Although Rottweilers can be robust, they do have a high probability of acquiring a health problem during their lifespan. Common health issues are eye problems like cataracts, cancer or joint problems.

Cataracts occur when eyes have a cloudy appearance due to changes to the lens. Cataracts can lead to vision loss however they can be removed surgically.

Parvovirus is a viral infection that can be fatal. Rottweilers are prone to this disease and prevention with vaccination is recommended.

Cancer can be commonly seen in Rottweilers. An aggressive tumour derived from bone (osteosarcoma) is the most common cause of early death.

Osteochondrosis dissecans is a condition involving abnormal development of the cartilage on the end of a bone in the joint. This leads to inflammation, causing pain and lameness. Depending on the severity of the disease, surgery may be necessary.

Hip dysplasia is a condition where the femur and hip joint do not fit together properly, causing pain and lameness. Less severe cases can be treated with anti-inflammatory medication, however surgery may be required for serious cases.

Elbow dysplasia is common amongst large breed dogs. This heritable condition occurs due to differing rates of bone development in the elbow. It leads to joint mobility, pain and lameness. Less severe cases can be treated with anti-inflammatory medication, however surgery may be required for serious cases.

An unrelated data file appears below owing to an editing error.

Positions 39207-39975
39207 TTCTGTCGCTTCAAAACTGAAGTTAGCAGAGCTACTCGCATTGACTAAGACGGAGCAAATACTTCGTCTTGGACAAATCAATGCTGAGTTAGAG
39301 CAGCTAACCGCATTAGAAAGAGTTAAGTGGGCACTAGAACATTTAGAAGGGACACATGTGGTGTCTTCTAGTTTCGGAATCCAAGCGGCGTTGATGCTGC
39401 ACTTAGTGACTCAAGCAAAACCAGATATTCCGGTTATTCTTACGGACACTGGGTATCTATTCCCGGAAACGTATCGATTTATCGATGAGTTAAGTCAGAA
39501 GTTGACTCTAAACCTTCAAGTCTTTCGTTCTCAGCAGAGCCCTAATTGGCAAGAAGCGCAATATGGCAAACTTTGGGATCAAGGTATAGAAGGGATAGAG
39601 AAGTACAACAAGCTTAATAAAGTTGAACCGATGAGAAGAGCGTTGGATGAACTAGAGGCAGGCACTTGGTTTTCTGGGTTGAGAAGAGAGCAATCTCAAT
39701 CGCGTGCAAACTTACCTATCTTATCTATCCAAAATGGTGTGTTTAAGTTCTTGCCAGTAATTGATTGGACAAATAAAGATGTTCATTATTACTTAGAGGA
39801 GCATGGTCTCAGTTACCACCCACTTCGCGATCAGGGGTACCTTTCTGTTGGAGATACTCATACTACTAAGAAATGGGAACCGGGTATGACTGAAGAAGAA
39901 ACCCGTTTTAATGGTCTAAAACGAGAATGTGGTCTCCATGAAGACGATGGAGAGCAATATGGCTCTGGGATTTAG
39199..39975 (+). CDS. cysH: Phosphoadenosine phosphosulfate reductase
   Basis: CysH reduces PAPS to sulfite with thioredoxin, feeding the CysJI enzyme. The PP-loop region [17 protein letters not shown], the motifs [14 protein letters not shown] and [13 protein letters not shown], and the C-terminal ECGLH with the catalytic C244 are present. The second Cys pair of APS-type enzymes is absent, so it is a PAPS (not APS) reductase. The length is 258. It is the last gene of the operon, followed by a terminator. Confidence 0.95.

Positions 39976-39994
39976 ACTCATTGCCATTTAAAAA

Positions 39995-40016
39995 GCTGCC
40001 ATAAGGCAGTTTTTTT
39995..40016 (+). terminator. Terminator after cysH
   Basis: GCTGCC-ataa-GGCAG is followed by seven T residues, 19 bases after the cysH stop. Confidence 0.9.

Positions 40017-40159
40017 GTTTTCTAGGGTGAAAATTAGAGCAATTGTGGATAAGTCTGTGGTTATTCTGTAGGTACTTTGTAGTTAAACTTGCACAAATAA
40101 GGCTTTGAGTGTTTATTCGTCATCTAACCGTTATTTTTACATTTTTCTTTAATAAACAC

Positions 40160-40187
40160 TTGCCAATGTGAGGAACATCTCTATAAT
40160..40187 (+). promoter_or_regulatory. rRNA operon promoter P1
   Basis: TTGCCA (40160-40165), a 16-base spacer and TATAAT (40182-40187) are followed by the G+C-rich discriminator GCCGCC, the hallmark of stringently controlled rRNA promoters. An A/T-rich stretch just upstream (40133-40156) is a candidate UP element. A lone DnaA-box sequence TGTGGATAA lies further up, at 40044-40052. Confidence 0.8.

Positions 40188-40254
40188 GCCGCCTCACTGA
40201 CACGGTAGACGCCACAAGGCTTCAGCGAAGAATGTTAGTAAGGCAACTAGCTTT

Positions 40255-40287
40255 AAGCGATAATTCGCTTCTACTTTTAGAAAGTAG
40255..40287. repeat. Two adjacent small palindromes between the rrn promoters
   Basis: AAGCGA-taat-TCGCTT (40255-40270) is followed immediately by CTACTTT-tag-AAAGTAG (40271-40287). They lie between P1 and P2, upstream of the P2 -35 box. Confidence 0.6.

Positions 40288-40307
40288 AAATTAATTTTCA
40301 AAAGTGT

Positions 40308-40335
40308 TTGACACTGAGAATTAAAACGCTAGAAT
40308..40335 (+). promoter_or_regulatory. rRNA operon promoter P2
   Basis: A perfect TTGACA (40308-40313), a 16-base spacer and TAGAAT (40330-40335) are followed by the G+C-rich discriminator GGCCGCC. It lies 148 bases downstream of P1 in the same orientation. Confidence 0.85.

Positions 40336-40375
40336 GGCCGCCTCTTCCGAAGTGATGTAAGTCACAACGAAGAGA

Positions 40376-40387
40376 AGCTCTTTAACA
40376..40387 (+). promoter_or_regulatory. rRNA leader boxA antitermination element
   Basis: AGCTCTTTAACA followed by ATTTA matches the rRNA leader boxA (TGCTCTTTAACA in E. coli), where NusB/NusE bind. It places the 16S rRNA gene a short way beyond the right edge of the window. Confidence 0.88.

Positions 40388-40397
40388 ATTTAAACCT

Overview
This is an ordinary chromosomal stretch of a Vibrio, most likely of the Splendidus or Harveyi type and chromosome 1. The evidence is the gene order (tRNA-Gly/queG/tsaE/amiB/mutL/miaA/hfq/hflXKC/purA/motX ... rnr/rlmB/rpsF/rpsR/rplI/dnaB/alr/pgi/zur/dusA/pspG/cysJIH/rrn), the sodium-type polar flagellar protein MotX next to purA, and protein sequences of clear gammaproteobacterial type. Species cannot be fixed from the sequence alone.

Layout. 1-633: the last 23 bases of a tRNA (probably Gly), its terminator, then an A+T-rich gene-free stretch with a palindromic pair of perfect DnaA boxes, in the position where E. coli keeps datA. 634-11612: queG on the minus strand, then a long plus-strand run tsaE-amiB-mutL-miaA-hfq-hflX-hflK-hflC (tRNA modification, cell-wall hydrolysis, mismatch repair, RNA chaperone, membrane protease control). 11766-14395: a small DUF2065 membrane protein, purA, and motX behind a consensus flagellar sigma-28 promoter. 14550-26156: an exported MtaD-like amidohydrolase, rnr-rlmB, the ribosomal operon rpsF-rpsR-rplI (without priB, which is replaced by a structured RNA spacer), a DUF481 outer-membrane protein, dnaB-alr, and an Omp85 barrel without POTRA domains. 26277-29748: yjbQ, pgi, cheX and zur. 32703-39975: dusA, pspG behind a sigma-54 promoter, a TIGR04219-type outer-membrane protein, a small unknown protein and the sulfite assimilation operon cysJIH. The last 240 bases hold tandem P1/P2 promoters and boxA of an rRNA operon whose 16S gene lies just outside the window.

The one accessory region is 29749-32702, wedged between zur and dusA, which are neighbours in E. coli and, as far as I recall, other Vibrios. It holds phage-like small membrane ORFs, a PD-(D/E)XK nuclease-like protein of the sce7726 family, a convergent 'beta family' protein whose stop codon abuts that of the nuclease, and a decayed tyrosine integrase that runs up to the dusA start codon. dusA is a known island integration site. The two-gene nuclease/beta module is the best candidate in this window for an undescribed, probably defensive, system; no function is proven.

Although there are no specific feeding requirements for a Rottweiler, it is very important that you feed your Rottie a suitable premium diet. This food needs to be age appropriate and meet all of their daily nutritional and energy demands. Also, it is very important that you do not overfeed or immediately exercise your Rottie after a meal. Most Large Breed Adult or Puppy Food from premium brands including Hills Science Diet, Royal Canin, or Advance are suitable for Rotties. These scientifically-formulated diets also contain balanced levels of protein, fat and carbohydrate plus vitamins, minerals and antioxidants for health and wellbeing.

As some conditions are prone in Rotties, there are breed specific diets that can help reduce the likelihood of disease. Royal Canin Rottweiler Adult Dry Dog Food has an adapted protein content and l-carnitine to support healthy muscle mass, plus targeted nutrients to promote healthy joints and bones. Plus, this diet has a tailored kibble size specific to the Rottie. For puppies there is Royal Canin Rottweiler Puppy Dry Dog Food which supports healthy growth and development specific to this breed.

Top food recommendations for Rottweilers

Hills Science Diet Adult Large Breed Light

This premium adult dog food is specifically designed for large breed adults and has an adapted calorie content to aid weight control.

Royal Canin Rottweiler Adult

With kibble specially designed to slow your Rottie's mouth shape, this premium quality food contains nutrition tailored the the specific requirements of adult Rottweilers.

Royal Canin Rottweiler Puppy

This premium dry food is specifically formulated to support the health and wellbeing of Rottweiler puppies.

Ivory Coat Large Breed Puppy

A wholesome, Australian made natural food designed specifically for large breed puppies like the Rottweiler.

Further Reading

Complete Beginner's Guide To Puppy Care

How To Spot A Good Pet Food

5 Facts To Know About Parvovirus

Which Flea and Worming Product Does YOUR Dog Need?